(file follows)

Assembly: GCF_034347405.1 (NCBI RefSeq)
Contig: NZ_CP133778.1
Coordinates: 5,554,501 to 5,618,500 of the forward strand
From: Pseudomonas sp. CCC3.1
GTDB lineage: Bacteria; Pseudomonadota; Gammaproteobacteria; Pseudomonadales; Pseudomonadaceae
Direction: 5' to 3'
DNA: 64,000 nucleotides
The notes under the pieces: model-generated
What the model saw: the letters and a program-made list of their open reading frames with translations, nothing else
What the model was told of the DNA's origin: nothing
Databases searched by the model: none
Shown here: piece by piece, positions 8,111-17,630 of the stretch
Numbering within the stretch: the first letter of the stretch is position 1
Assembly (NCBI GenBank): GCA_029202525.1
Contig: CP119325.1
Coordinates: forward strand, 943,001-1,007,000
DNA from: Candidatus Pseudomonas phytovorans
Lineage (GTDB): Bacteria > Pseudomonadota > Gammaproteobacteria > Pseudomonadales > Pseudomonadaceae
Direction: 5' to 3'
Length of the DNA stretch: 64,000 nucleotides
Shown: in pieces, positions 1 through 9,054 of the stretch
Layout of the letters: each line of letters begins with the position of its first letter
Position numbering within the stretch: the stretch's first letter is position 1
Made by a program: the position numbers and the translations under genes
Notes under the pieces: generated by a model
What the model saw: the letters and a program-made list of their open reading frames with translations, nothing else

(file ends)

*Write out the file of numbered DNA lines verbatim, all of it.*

Assembly: GCF_034347405.1 (NCBI RefSeq)
Contig: NZ_CP133778.1
Coordinates: 5,554,501 to 5,618,500 of the forward strand
From: Pseudomonas sp. CCC3.1
GTDB lineage: Bacteria; Pseudomonadota; Gammaproteobacteria; Pseudomonadales; Pseudomonadaceae
Direction: 5' to 3'
DNA: 64,000 nucleotides
The notes under the pieces: model-generated
What the model saw: the letters and a program-made list of their open reading frames with translations, nothing else
What the model was told of the DNA's origin: nothing
Databases searched by the model: none
Shown here: piece by piece, positions 8,111-17,630 of the stretch
Numbering within the stretch: the first letter of the stretch is position 1
Assembly (NCBI GenBank): GCA_029202525.1
Contig: CP119325.1
Coordinates: forward strand, 943,001-1,007,000
DNA from: Candidatus Pseudomonas phytovorans
Lineage (GTDB): Bacteria > Pseudomonadota > Gammaproteobacteria > Pseudomonadales > Pseudomonadaceae
Direction: 5' to 3'
Length of the DNA stretch: 64,000 nucleotides
Shown: in pieces, positions 1 through 9,054 of the stretch
Layout of the letters: each line of letters begins with the position of its first letter
Position numbering within the stretch: the stretch's first letter is position 1
Made by a program: the position numbers and the translations under genes
Notes under the pieces: generated by a model
What the model saw: the letters and a program-made list of their open reading frames with translations, nothing else